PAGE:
Public Contract Law Journal

History Repeating: Deja vu of Failed Labor Law Regulations in Government Contracting

by Danielle Bereznay

Danielle Bereznay (dbereznay@law.gwu.edu) is a J.D. candidate at The George Washington University Law School and is a Notes Editor for the Public Contract Law Journal. She wishes to thank Professor Bryan Byrd and Judge Jeri Somers for their insight and feedback throughout the Note writing process.

I. Introduction

In 2014, President Obama issued Executive Order 13673, known as “Fair Pay and Safe Workplaces” (“FPSW”).1 The purpose of FPSW was to ensure that federal contractors provide “safe, healthy, fair, and effective workplaces”2 by complying with fourteen federal labor laws and the state equivalents.3 FPSW sought to weed out bad actors not complying with labor laws by publicizing labor law violations that occurred in the preceding three years and requiring that contractors engage in a new reporting process of violations.4

The contracting community, practitioners, and courts heavily criticized President Obama’s FPSW. Met with criticism from the contracting community, the final rule implementing the Executive Order received a substantial number of public comments.5 Federal contractors at both small businesses and large corporations contested the bureaucratic expansion of the reporting process.6 Conversely, unions were pleased with the provisions of FPSW because it protected the interests of workers and cracked down on labor law violations.7 The oversight provided by FPSW ensured that workers would be protected from “wage theft, safety violations[,] and discrimination.”8

However, just like the labor law regulations promulgated in the early 1990s, FPSW did not survive initial judicial scrutiny.9 On October 24, 2016, the day before expected implementation, a Texas judge enjoined FPSW.10 With the exception of one provision, the court issued a preliminary injunction barring implementation of FPSW.11 The injunction changed the course of action for contractors preparing to overhaul existing procedures.12 As evidenced by the court’s focus in the opinion, the reporting requirements were at the heart of the controversy.13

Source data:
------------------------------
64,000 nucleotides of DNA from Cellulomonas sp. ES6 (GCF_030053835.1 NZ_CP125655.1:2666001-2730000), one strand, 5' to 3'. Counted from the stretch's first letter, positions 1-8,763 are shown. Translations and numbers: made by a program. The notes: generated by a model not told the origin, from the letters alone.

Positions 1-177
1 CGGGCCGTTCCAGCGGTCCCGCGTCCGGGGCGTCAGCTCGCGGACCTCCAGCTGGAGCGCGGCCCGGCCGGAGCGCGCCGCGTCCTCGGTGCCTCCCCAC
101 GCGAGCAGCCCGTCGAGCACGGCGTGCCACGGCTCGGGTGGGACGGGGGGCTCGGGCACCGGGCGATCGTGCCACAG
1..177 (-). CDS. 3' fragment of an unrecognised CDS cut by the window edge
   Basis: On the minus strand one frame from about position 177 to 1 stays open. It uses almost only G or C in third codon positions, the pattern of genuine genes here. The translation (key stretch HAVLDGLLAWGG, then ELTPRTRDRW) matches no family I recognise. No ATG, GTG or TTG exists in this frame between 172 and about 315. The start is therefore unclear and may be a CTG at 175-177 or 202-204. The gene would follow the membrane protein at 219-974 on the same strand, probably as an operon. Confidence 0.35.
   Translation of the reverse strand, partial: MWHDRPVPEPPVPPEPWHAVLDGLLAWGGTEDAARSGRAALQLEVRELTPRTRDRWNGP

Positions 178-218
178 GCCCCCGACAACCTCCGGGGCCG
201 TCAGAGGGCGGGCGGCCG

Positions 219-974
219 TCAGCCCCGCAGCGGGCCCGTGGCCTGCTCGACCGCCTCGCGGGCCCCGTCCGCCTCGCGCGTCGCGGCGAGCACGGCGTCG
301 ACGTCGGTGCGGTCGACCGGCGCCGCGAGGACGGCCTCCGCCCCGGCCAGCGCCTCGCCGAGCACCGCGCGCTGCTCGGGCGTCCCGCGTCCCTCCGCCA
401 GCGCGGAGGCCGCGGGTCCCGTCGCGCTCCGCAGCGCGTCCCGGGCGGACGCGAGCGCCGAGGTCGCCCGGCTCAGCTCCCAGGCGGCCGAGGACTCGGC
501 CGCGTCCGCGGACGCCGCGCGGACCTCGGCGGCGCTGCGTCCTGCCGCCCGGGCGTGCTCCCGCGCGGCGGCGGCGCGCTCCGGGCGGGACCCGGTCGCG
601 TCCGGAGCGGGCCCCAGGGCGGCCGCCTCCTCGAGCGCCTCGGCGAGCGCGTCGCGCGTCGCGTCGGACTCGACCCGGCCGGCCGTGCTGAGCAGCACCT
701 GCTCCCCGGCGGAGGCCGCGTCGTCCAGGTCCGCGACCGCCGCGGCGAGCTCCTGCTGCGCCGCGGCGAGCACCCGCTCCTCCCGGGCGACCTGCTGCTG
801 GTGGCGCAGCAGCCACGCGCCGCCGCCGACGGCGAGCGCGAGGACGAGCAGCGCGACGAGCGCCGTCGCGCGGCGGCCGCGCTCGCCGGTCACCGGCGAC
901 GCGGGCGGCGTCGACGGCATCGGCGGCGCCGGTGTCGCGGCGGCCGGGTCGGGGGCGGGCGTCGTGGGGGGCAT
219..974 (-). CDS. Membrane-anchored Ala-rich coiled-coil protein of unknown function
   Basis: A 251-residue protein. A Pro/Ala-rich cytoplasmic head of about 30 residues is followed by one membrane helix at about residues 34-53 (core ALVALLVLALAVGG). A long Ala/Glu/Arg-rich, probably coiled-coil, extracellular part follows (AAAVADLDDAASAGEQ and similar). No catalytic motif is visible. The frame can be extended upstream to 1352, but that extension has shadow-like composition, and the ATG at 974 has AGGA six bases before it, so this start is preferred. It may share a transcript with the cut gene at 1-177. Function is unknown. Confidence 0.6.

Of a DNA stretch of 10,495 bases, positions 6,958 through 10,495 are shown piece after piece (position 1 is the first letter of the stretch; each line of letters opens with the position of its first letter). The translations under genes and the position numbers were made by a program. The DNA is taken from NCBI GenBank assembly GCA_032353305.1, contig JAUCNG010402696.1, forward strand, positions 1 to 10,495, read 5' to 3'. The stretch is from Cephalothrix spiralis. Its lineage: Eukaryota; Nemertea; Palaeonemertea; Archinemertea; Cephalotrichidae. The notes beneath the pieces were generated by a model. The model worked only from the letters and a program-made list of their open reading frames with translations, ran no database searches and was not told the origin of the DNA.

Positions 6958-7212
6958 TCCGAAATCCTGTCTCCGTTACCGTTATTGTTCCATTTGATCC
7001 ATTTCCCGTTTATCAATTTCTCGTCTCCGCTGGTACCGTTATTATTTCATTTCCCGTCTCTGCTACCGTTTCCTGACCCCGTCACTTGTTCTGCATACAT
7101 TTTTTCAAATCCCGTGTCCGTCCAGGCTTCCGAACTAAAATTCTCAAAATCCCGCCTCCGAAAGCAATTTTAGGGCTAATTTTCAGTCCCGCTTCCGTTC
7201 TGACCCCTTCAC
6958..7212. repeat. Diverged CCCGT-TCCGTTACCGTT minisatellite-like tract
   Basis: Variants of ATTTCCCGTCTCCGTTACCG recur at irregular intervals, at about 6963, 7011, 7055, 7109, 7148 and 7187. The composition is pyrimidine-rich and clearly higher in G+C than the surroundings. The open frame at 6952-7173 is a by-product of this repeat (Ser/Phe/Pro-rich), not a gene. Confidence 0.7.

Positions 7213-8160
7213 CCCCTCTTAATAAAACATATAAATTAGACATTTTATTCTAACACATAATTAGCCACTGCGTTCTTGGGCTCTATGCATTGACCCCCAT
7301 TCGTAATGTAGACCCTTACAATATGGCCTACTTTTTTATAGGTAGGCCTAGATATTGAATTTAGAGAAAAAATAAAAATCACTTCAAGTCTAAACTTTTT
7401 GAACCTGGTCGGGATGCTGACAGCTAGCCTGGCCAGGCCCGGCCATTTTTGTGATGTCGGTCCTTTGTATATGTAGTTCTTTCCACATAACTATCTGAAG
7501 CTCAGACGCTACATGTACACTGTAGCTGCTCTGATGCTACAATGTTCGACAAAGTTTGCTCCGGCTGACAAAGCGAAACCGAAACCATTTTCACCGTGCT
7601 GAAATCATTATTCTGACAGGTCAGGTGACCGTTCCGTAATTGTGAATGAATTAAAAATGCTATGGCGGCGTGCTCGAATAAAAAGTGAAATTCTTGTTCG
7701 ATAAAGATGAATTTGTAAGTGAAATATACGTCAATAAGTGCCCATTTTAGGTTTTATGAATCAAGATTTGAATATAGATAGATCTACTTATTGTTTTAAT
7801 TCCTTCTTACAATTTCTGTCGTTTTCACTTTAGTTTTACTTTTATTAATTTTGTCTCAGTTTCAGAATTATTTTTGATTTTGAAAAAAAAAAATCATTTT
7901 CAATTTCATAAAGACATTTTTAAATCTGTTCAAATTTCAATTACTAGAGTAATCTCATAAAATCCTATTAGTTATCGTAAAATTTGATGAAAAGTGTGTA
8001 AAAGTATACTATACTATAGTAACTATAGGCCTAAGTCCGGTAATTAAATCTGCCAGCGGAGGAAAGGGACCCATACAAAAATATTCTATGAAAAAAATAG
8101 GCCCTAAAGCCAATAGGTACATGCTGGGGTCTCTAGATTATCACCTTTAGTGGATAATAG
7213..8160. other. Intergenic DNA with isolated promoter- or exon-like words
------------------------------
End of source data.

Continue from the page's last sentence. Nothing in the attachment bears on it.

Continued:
In addition to the injunction, the changing political climate altered the course of direction for FPSW.14 President Trump faced several options regarding the previous administration’s Executive Orders: he could rescind all of President Obama’s Executive Orders at the same time or elect to go through each Executive Order individually — deciding which orders could be revised and which should be repealed.15 President Trump, in deciding to do the latter, elected to permanently repeal FPSW.16 On January 30, 2017, Republican lawmakers issued a joint resolution of disapproval, which blocked FPSW under the Congressional Review Act.17 The joint resolution was a permanent rollback of FPSW, indicating to the public that lawmakers drastically disapproved of FPSW and its goals.18 Additionally, President Trump signed an Executive Order revoking President Obama’s initial Executive Order setting forth FPSW.19

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